Seasonal Changes

Fall has just started. I see Fall as a season of shedding and preparation. The leaves on the trees change and begin to fall in preparation for winter. Animals scurry about to prepare food and shelter while there’s still time to gather. The weather starts to cool down and we prepare ourselves with warmer clothing and generally heartier food.

The smell of pumpkin spice is in the air…that’s how we really now fall is here, right?

While trees are shedding their leaves outside, it’s a good time to reflect inside on what you may need to shed during this season of your life.

Maybe summer changed you. Maybe you realized some things in your life aren’t meant to be anymore.

Do you need to shed some old habits? Do you have items that need to be let go? Do you have thoughts that need to be changed?

Embrace the shedding that Fall brings. Let go of old habits and make room for new ones. Let go of things that no longer suit you. Let go of thoughts that hold you back.

We tend to hold onto things just because it’s what we know. Sometimes we continue doing things because it’s what others expect out of us. Don’t continue doing things you no longer want to do. Don’t be afraid to change because of what others think of you.

Letting go can be difficult. However, it’s often a necessary step in preparing for more. Sometimes we don’t see the things that could be because we have too many things blocking our view.

Shake off the old season and step into the new.

Take advantage of the seasonal changes both inside and out.


Be brave!

Be blessed!

Be seasonal!




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Does Compassion Make You Stronger?

When you hear the word compassion what comes to mind? Being sympathetic towards others? Giving to charity? Helping the hungry?

Compassion is multifaceted. It doesn’t just help those who are being shown compassion either. It can help the one choosing compassion. Showing compassion can make you stronger.


Compassion can mean changing your perspective. This isn’t something I’d like to admit, but I used to think that we needed to help everyone in our own country before helping those in other countries. I became desensitized watching the news of impoverished countries and the same commercials asking for monthly support for a child in need.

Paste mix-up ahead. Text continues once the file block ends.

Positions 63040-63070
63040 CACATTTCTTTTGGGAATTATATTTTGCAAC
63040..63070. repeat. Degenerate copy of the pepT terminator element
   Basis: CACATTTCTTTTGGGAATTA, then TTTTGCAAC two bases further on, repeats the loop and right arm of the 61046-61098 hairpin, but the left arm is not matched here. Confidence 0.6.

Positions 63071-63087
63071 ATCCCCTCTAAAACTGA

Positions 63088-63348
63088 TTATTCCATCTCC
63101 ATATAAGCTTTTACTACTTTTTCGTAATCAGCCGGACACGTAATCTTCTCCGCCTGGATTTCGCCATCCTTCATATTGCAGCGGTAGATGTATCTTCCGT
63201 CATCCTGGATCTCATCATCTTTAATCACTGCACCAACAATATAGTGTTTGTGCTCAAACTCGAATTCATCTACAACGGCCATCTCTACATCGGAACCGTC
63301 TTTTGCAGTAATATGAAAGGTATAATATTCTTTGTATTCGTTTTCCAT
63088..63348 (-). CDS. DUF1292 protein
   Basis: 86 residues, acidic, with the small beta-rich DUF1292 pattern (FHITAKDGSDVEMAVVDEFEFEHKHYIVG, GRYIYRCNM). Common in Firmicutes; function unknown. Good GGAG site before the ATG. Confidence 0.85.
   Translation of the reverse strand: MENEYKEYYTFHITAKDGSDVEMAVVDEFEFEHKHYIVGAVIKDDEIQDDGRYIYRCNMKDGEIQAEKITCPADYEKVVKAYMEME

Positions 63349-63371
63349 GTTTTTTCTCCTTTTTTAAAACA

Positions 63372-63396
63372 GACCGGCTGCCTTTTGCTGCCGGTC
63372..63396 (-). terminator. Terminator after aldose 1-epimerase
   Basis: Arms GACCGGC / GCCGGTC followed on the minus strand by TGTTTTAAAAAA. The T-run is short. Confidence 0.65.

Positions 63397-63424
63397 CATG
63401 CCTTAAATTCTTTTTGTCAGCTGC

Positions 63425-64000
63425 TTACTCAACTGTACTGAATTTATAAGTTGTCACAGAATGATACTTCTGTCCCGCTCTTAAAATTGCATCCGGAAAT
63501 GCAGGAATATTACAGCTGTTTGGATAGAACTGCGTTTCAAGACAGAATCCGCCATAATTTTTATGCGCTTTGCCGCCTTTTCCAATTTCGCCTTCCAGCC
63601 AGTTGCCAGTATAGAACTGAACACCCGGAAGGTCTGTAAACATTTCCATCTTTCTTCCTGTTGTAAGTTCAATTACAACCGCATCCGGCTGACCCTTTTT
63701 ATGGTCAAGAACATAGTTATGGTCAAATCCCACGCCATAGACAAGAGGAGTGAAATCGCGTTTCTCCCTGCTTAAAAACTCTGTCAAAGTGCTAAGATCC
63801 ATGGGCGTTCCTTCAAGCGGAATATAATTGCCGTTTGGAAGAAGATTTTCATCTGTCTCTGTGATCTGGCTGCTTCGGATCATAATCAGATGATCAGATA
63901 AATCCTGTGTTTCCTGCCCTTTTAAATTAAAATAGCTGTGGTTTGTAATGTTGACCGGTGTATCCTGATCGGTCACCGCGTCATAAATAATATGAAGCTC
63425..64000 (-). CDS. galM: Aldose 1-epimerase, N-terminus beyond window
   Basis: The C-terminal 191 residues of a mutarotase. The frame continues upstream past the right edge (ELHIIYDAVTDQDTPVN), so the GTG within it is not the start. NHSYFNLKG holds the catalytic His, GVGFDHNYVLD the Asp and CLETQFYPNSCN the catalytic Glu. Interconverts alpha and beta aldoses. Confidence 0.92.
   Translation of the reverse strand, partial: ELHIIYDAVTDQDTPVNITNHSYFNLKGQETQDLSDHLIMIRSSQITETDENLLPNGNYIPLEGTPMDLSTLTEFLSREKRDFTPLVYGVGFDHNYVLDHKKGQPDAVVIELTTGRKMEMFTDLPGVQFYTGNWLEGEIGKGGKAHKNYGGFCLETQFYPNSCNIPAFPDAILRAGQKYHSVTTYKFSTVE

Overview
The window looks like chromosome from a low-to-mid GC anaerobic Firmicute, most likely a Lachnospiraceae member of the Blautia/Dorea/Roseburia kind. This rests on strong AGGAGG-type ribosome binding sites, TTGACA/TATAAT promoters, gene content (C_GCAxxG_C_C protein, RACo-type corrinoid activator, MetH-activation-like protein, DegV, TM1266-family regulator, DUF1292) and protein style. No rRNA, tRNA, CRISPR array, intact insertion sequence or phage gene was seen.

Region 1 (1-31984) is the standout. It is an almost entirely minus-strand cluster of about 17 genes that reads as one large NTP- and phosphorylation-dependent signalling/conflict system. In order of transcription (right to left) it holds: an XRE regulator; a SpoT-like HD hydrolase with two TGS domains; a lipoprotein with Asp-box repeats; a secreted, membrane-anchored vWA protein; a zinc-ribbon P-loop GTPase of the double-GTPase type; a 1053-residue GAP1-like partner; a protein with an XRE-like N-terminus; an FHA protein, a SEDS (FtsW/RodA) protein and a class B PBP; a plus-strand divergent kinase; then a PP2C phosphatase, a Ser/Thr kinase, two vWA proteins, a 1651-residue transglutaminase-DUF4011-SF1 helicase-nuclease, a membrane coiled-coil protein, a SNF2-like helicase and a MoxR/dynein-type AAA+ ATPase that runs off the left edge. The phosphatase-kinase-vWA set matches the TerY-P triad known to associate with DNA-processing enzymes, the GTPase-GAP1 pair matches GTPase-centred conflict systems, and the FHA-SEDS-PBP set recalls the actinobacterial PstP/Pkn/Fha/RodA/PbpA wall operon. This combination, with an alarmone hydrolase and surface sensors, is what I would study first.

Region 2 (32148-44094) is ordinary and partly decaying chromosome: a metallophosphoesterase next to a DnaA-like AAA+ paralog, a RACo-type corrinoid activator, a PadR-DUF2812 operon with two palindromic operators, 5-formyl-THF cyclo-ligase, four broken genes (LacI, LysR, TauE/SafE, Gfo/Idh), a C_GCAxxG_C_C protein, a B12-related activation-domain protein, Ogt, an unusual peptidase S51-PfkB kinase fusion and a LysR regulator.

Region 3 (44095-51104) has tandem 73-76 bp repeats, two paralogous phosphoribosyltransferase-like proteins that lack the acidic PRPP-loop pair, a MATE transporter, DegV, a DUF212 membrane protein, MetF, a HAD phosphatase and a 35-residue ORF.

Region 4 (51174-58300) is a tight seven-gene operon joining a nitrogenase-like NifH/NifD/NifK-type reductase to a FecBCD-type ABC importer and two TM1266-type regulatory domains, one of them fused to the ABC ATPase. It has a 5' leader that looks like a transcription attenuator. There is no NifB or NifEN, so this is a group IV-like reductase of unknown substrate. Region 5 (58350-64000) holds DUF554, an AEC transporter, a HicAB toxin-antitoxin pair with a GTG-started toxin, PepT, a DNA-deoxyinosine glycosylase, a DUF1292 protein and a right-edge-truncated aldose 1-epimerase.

My perspective changed when people I know personally went and helped others in another country. Seeing them hold children who get one meal a day somehow makes it real. I was able to let go of how I felt before and look at it in a different way. Being able to change your perspective makes you stronger.


Compassion can mean forgiving others. We can easily forget when someone does wrong or hurts us it is often due to their own internal struggle or problem in their life. The easy thing to do is get offended and react harshly. And what good does that generally do?

The strong thing to do is pause and consider the cause. Next time someone hurts you or lashes out at you, calmly ask them why they are doing this instead of being quick to anger. You might be surprised at how quickly anger can be diffused when you try to get to the root of it.


Compassion can mean doing the little things. Having compassion doesn’t always have to be about some grand cause. You can have compassion in everyday situations. Open the door for the mother pushing the stroller and carrying groceries. Let the person who whipped across the parking lot have the empty space without getting angry. You don’t know what kind of day they’ve had or why they’re in a hurry.

I could go on and on with the little things, but you get the point. Small acts of compassion in everyday life makes you stronger.

Thinking about others instead of just ourselves is not a weakness. I know on social media we really embrace the “take care of you.” That’s fine. We need to take care of ourselves to better help others. Just don’t get so busy focusing on you that you forget to care for others too.


“…clothe yourselves with compassion, kindness, humility, gentleness, and patience.” Col. 3:12


Be brave!

Be strong!

Be compassionate!



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Embrace Your Scars

Scars…We all have them. I used to think I had to hide my scars or deny that they are there. Now, I see them differently. These scars I bear have a purpose.

They serve as reminders. Some remind me of what hurt me so that I remember not to go back down that path. Some scars are there to remind me of the strength God gave me to make it through that battle. When I think I might not get through my current situation, these scars remind me that I can.

Then there are scars that are there to keep me humble. These scars remind me that I played with fire and got burned. I thought I knew best, but I was wrong. These scars run deep and still hurt sometimes. They serve as a reminder that I am forgiven, and I need God, always.

Many scars fade over time as we learn the lessons from those seasons. Some last forever so we don’t forget what caused that pain or who got us through it. Some are there for others to see that they are not alone and someone else has been there too. Sometimes others are meant to see our scars so that we can provide the wisdom they need to spare them from the same pain.

Whether they are fresh or old, don’t waste so much time trying to hide them. We all fall sometimes. We get too close to the fire. We get burned. We get cut. We get bruised by this life. And that’s okay.